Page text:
General consideration: These tracts are two in number, called ventral (anterior) and dorsal (posterior) spinocerebellar tracts. Instead of going upto sensory area of cerebral cortex via thalamus, they terminate in cerebellar cortex.
Functions of spinocerebellar tracts are concerned wih coordination of movements.Impulse is carried from neuromuscular spindle (muscle spindle), neurotendinous spindle (Golgi tendon organ) and joint receptors.
End organs are stimulated due to stretching of muscles and tendons, and movements of the joints. Both the spinocerebellar tracts are situated in the form of narrow strip covering the peripheral part of lateral funiculus, being anteroposteriorly related. Both the tracts are ipsilateral. But it is important to note that fibers for ventral spinocerebellar tractcross at the level of corresponding spinal cord segments. But for the second time the tract crosses as a whole at the level of midbrain.
Both the tracts are made of myelinated fibers of large diameter. Ventral spinocerebellar tract also contains some thin calibered fibers. Individual characteristics of either of the tracts will be clear from their description below.
Dorsal spinocerebellar tract
It is formed by axons of Clerke’s column of cells. Therefore this tract start formation and so also starts ascending from second or third lumbar segment of spinal cord. It is also not difficult to understand that dorsal spinocerebellar tract gets formed from L2 / L3segment to T1 segment. It receives therefore input from the trunk through T1–L2 / L3 segmental spinal nerve. It is interesting to note that it also receives inputs from lower limb. Proprioceptive impulse from neuromuscular spindle, neurotendinous spindle and joints of lower limbs are carried by dorsal column (fasciculus gracilis). Reaching upto L2 / L3 segments, collaterals are given from dorsal column to relay in Clarke’s column of cells of L2/L3 segments.
These collateral are given by the fibers of dorsal column carrying impulse from the lower limb through spinal segment, as they reach the level of L2/L3 segments. Again above T1 segment, proprioceptive sensations from neuromuscular spindle, neurotendinous spindle and joint receptors ascends through fasciculus cuneatus to relay also in accessory cuneate nucleus which is a smaller oval bulge superolateral to nucleus cuneates. Fibers from this nucleus reach the cerebellum via cuneocerebellar tract.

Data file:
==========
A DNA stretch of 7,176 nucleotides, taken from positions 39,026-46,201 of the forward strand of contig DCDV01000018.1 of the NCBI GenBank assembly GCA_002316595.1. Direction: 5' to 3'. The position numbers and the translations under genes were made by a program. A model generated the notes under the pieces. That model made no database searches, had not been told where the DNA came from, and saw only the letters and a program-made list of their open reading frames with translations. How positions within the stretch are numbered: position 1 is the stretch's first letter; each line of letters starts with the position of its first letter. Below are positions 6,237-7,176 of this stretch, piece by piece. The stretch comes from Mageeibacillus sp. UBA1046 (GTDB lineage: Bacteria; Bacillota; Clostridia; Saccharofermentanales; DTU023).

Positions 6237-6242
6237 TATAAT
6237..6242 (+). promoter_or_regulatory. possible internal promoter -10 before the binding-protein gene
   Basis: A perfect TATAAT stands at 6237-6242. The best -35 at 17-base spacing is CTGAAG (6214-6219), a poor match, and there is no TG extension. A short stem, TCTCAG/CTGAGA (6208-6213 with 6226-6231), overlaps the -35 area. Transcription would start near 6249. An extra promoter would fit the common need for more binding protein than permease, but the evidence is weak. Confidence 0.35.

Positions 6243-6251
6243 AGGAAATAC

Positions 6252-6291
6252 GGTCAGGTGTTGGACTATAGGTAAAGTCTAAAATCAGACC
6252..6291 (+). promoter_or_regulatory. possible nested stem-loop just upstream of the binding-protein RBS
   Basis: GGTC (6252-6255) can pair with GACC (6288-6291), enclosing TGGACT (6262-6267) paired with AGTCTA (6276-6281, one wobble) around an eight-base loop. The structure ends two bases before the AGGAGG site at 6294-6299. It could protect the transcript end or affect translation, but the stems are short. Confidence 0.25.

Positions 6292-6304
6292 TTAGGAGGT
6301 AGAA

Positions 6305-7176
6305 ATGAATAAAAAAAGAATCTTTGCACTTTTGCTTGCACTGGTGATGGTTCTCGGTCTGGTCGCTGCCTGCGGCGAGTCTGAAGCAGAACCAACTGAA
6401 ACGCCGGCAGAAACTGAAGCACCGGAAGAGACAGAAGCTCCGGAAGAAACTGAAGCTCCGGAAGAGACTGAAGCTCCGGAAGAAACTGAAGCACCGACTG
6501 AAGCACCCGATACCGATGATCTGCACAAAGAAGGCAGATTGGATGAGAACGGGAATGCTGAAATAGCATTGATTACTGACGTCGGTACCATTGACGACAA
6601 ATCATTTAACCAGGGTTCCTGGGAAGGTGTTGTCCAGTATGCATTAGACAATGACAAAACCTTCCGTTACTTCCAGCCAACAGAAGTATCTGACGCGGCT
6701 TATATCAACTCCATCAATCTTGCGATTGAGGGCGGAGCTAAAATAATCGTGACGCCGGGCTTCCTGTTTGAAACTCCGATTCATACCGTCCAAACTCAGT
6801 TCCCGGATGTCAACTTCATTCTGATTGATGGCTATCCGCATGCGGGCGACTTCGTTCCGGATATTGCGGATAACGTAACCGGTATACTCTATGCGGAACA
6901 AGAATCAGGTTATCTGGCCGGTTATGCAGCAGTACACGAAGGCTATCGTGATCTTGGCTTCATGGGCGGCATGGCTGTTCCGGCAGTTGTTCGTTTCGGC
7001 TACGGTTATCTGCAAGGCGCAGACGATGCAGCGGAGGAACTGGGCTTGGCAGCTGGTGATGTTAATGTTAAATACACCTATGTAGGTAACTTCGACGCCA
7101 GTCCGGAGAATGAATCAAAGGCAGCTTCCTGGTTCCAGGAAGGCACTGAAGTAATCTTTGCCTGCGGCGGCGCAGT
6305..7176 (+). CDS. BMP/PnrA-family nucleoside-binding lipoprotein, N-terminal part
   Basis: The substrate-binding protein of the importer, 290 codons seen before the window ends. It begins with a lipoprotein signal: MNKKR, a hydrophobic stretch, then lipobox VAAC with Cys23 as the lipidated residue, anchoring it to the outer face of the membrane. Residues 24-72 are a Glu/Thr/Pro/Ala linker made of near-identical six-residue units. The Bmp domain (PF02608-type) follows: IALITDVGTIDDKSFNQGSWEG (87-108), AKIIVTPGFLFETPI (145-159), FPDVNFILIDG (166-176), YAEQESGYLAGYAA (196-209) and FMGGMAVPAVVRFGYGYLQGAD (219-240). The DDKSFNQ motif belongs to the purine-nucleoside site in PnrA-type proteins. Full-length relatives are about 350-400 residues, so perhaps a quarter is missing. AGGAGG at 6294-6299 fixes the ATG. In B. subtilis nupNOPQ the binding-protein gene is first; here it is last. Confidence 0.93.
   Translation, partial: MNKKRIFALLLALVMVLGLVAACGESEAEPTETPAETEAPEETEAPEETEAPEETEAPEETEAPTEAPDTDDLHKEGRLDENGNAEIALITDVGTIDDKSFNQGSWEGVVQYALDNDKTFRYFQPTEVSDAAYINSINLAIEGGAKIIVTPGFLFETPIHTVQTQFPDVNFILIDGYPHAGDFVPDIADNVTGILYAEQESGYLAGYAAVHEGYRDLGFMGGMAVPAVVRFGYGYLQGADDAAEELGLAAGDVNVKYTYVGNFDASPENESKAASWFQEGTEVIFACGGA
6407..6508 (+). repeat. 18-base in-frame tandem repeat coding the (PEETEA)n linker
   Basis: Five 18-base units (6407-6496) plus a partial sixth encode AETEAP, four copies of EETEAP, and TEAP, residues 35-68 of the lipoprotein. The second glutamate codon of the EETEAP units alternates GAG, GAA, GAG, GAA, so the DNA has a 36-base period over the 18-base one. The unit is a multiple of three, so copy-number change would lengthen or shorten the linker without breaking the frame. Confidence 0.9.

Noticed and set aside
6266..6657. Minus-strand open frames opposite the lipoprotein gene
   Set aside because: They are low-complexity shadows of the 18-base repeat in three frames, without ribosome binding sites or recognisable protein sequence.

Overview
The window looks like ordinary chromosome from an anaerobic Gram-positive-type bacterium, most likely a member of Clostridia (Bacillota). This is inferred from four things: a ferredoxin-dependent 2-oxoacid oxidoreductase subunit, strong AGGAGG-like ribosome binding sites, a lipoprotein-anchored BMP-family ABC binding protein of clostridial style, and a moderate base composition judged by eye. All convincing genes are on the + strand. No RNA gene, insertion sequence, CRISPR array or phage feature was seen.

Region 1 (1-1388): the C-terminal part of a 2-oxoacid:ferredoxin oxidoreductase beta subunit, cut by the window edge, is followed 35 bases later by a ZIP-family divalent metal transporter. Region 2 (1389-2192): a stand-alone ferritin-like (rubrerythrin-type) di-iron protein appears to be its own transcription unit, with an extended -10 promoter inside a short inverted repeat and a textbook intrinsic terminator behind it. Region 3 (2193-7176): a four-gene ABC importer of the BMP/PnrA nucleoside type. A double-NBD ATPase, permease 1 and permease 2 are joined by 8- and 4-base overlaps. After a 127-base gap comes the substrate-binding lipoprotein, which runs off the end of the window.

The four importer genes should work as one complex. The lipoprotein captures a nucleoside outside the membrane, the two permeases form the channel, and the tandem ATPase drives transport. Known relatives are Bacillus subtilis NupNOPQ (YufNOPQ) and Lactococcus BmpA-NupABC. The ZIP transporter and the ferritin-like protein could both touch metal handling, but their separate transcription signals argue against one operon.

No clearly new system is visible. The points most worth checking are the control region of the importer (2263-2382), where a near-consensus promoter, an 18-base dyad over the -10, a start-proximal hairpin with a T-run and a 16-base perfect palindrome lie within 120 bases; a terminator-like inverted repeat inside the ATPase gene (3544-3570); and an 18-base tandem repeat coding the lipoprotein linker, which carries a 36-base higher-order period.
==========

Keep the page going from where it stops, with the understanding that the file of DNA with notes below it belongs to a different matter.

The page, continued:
Ventral spinocerebellar tract
Ventral (anterior) spinocerebellar tract is formed by axons of tract neurons of lamina V to VII of spinal cord in addition to Clarke’s column of cells.These second order neurons, receives nformation from muscle, tendon and joint receptors via the first order neurons, which are primary sensory neurons of posterior root ganglia. In addition, ventral spinocerebellar tract carries sensory information from skin and subcutaneous tissue also. These sensation are carried via ventral spinocerebellar tract from trunk as well as upper and lower limb.
Before the tract is being formed by the axons of lamina V to VII and also Clarke’s column of cells, majority of fibers cross the midline along ventral white commissure of spinal cord, while the minority of fibers remain in same side. Fibers take the position over a narrow strip of anterior peripheral part of lateral funiculus to ascend upwards in front of dorsal spinocerebellar tract. Fibers of ventral spinocerebellar tract run upwards carrying contralateral fibers, through the brainstem beyond spinal cord. Reaching the level of midbrain, fibers cross the midline for second time to reach cerebellar hemisphere of the same side through superior cerebellar peduncle.
Source: Easy and Interesting Approach to Human Neuroanatomy (Clinically Oriented) (2014)